Author Bernard van Gastel

License Apache License 2.0

Library for polymorphic pseudonimisation and encryption. Same library in different languages:

libpep-cpp (C++);

libpep on crates.io (Rust).

## 1Introduction

This library implements the PEP encryption based on ElGamal using Curve25519, and operations on these encrypted messages. A message `M`

can be encrypted for a receiver which has public key `Y`

associated with it, belonging to secret key `y`

with $Y=y\xb7\mathrm{G}$ (with $\mathrm{G}$ being a generator for the used curve). This encryption is random: every time a different random `r`

is used, resulting in different ciphertexts (encrypted messages). We represent this encryption function as $\mathrm{E}\mathrm{G}(r,M,Y)=\u27e8r\xb7\mathrm{G},M+r\xb7Y\u27e9=\u27e8B,C,Y\u27e9$. Decrypt a ciphertext using secret key $\mathrm{y}$ by calculating $C-y\xb7B=M+r\xb7Y-y\xb7r\xb7\mathrm{G}=M+r\xb7y\xb7\mathrm{G}-y\xb7r\xb7\mathrm{G}=M$.

The library supports three operations on ciphertext `in`

= $\mathrm{E}\mathrm{G}(r,M,Y)$, encrypting message $M$ for public key $Y$ with random $r$:

`rerandomize(in, s) = out`

: scrambles a ciphertext with a random`s`

. Both`in`

and`out`

can be decrypted by the same secret key`y`

, both resulting in the same decrypted message`M`

. However, the binary form of`in`

and`out`

differs. Spec: input $\mathrm{E}\mathrm{G}(r,M,Y)$ is transformed to $\mathrm{E}\mathrm{G}(r+s,M,Y)$ by performing $\mathrm{r}\mathrm{e}\mathrm{r}\mathrm{a}\mathrm{n}\mathrm{d}\mathrm{o}\mathrm{m}\mathrm{i}\mathrm{z}\mathrm{e}(\u27e8B,C,Y\u27e9,s)=\u27e8B+s\xb7\mathrm{G},C+s\xb7Y,Y\u27e9$;`reshuffle(in, n) = out`

: modifies a ciphertext`in`

(an encrypted form of`M`

), so that after decryption of`out`

the decrypted message will be equal to`n*M`

. Spec: input $\mathrm{E}\mathrm{G}(r,M,Y)$ is transformed to $\mathrm{E}\mathrm{G}(r,n\xb7M,Y)$ by performing $\mathrm{r}\mathrm{e}\mathrm{s}\mathrm{h}\mathrm{u}\mathrm{f}\mathrm{f}\mathrm{l}\mathrm{e}(\u27e8B,C,Y\u27e9,n)=\u27e8n\xb7B,n\xb7C,Y\u27e9$.`rekey(in, k) = out`

: if`in`

can be decrypted by secret key`y`

, then`out`

can be decrypted by secret key`k*y`

. Decryption will both result in message`M`

. Spec: input $\mathrm{E}\mathrm{G}(r,M,Y)$ is transformed to $\mathrm{E}\mathrm{G}(r,M,k\xb7Y)$ by performing $\mathrm{r}\mathrm{e}\mathrm{k}\mathrm{e}\mathrm{y}(\u27e8B,C,Y\u27e9,k)=\u27e8\frac{1}{k}\xb7B,C,k\xb7Y\u27e9$.

The `rekey(in, k)`

and `reshuffle(in, n)`

can be combined in a slighly more efficient `rks(in, k, n)`

.

There are also zero knowledge proof version of these operations. These are needed so that a party can prove to another party that it has applied the operation on the input data, without revealing the factors used in the operation.

When distributing trust over multiple central servers, these zero knowledge proofs are essential, so that a malfunctioning server can not violate security guarantees of the system. If server B has a secret factor `n`

, server A can check with these zero knowledge proofs that server B has applied for example a reshuffle with factor `N`

($=n\xb7\mathrm{G}$) to a specific message. Server A does not learn anything about `n`

.

## 2Applications

For pseudonimisation, the core operation is *reshuffle* with `n`

. It modifies a main pseudonym with a factor `n`

that is specific to a user (or user group) receiving the pseudonym. After applying a user specific factor `n`

, a pseudonym is called a *local pseudonym*. The factor `n`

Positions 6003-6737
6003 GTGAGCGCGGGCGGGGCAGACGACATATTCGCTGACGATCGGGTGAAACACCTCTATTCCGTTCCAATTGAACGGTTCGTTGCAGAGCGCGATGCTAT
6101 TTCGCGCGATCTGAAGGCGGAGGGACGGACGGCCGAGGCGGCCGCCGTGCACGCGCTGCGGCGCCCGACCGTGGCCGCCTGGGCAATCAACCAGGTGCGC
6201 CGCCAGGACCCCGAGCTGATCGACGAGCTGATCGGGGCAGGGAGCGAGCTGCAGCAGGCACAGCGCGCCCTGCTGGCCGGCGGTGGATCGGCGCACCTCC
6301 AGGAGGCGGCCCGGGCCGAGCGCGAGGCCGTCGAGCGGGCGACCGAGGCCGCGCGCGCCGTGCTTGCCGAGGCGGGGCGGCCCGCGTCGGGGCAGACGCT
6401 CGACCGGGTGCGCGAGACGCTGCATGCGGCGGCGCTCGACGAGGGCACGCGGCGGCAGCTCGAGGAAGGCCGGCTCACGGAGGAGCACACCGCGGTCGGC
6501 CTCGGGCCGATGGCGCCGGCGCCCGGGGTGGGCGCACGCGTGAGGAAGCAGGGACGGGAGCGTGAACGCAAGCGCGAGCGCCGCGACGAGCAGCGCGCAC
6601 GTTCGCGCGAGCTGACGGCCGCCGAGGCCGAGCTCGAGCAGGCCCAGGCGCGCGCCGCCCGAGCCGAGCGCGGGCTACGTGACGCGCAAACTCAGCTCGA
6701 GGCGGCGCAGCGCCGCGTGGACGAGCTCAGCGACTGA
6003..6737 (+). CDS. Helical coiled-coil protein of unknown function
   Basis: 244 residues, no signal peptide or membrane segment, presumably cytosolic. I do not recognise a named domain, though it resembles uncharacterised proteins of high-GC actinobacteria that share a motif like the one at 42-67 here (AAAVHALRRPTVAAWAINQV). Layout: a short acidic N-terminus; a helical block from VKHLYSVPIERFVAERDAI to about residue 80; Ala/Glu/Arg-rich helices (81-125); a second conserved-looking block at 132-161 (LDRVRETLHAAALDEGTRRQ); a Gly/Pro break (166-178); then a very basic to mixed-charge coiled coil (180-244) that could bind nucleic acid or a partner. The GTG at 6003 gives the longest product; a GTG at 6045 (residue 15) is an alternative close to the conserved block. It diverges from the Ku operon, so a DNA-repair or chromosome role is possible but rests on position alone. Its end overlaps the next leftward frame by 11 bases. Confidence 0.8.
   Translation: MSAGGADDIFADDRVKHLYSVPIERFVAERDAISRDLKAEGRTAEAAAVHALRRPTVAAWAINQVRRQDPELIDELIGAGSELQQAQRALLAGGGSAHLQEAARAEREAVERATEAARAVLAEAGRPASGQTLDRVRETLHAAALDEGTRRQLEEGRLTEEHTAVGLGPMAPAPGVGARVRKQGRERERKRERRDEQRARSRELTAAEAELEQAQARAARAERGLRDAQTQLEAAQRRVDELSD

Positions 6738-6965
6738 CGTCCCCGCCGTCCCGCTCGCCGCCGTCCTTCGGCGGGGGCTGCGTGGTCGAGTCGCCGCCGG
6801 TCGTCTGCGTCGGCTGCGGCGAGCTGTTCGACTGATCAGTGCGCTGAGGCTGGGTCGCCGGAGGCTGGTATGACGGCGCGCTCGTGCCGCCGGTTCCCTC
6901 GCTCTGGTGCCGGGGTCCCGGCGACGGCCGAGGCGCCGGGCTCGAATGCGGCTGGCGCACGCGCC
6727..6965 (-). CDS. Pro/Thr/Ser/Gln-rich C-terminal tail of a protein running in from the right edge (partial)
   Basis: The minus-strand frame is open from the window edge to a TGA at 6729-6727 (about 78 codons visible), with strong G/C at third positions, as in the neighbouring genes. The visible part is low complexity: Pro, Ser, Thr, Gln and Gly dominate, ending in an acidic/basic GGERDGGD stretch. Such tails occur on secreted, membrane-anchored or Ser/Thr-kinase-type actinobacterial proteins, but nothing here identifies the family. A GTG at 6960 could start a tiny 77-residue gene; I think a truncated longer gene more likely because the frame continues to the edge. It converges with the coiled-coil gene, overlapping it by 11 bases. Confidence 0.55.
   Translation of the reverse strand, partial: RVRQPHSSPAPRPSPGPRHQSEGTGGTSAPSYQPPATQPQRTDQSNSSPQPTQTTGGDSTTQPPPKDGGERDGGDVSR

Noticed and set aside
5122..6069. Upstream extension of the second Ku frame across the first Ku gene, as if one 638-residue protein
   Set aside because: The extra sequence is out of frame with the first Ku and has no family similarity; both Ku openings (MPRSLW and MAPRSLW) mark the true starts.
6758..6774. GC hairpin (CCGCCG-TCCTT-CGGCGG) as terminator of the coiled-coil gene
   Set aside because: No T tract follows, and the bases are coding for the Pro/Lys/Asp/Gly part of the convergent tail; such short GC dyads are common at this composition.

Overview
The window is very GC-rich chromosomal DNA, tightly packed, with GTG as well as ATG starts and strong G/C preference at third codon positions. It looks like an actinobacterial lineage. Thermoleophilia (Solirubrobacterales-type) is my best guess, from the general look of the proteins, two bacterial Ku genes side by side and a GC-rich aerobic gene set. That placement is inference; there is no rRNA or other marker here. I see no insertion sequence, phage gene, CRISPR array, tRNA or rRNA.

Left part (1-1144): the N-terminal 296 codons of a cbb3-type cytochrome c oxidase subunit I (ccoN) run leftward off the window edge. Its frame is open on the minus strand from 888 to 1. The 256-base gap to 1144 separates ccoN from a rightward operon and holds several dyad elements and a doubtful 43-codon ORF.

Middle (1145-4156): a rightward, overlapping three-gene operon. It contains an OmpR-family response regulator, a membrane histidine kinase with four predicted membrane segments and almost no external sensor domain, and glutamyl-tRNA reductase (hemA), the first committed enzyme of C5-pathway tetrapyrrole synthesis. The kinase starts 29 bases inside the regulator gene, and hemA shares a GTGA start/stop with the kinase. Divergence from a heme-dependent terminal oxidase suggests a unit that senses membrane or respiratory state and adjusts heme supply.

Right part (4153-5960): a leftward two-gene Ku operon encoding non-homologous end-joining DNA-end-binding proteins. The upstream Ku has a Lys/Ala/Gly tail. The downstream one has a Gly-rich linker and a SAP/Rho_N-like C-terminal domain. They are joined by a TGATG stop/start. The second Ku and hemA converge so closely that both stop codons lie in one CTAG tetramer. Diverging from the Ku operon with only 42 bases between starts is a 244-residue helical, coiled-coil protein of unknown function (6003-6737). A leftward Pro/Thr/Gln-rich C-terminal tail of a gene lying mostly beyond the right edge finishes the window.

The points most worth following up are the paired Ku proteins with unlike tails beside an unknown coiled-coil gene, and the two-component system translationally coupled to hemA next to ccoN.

is typically tied to the *access group of a user*.

Using only a reshuffle is insufficient, as the pseudonym is still encrypted with the public key `Y`

(which can be decrypted by the secret key `y`

). To allow a user to decrypt the encrypted pseudonym, a *rekey* with `k`

is needed, in combination with a protocol to hand the user the secret key `k*y`

. The factor `k`

is typically tied to the *current session of a user*.

To make pseudonyms harder to trace, rerandomize is applied frequently. This way a binary compare of the encrypted pseudonym will not leak any information.

## 3Implementation

This library is using the Ristretto encoding on Curve25519. There are a number of arithmetic rules for scalars and group elements: group elements can be added and subtracted from each other. Scalars support addition, subtraction, and multiplication. Division can be done by multipling with the inverse (using `s.invert()`

for non-zero scalar `s`

). A scalar can be converted to a group element (by multiplying with the special generator `G`

), but not the other way around. Group elements can also be multiplied by a scalar.

Group elements have an *almost* 32 byte range (top bit is always zero, and some other values are invalid). Therefore, not all AES-256 keys (using the full 32 bytes range) are valid group elements. But all group elements are valid AES-256 keys. Group elements can be generated by `GroupElement::random(..)`

or `GroupElement::from_hash(..)`

. Scalars are also 32 bytes, and can be generated with `Scalar::random(..)`

or `Scalar::from_hash(..)`

. We ensure that scalars are never zero, to avoid a multiply/division by zero problem.

The zero knowledge proofs are offline Schnorr proofs, based on a Fiat-Shamir transform. The hashing algorithm used is SHA512.

## 4Building

Build using cargo:

```
cargo test
```

Run using cargo:

```
cargo run --bin peppy --features build-binary
```

## 5Installing

Install using

```
cargo install libpep --features build-binary
```

Run using:

```
peppy --help
```

## 6Background

Based on the article by Eric Verheul and Bart Jacobs, *Polymorphic Encryption and Pseudonymisation in Identity Management and Medical Research*. In **Nieuw Archief voor Wiskunde** (NAW), 5/18, nr. 3, 2017, p. 168-172. This article does not contain the zero knowledge proofs.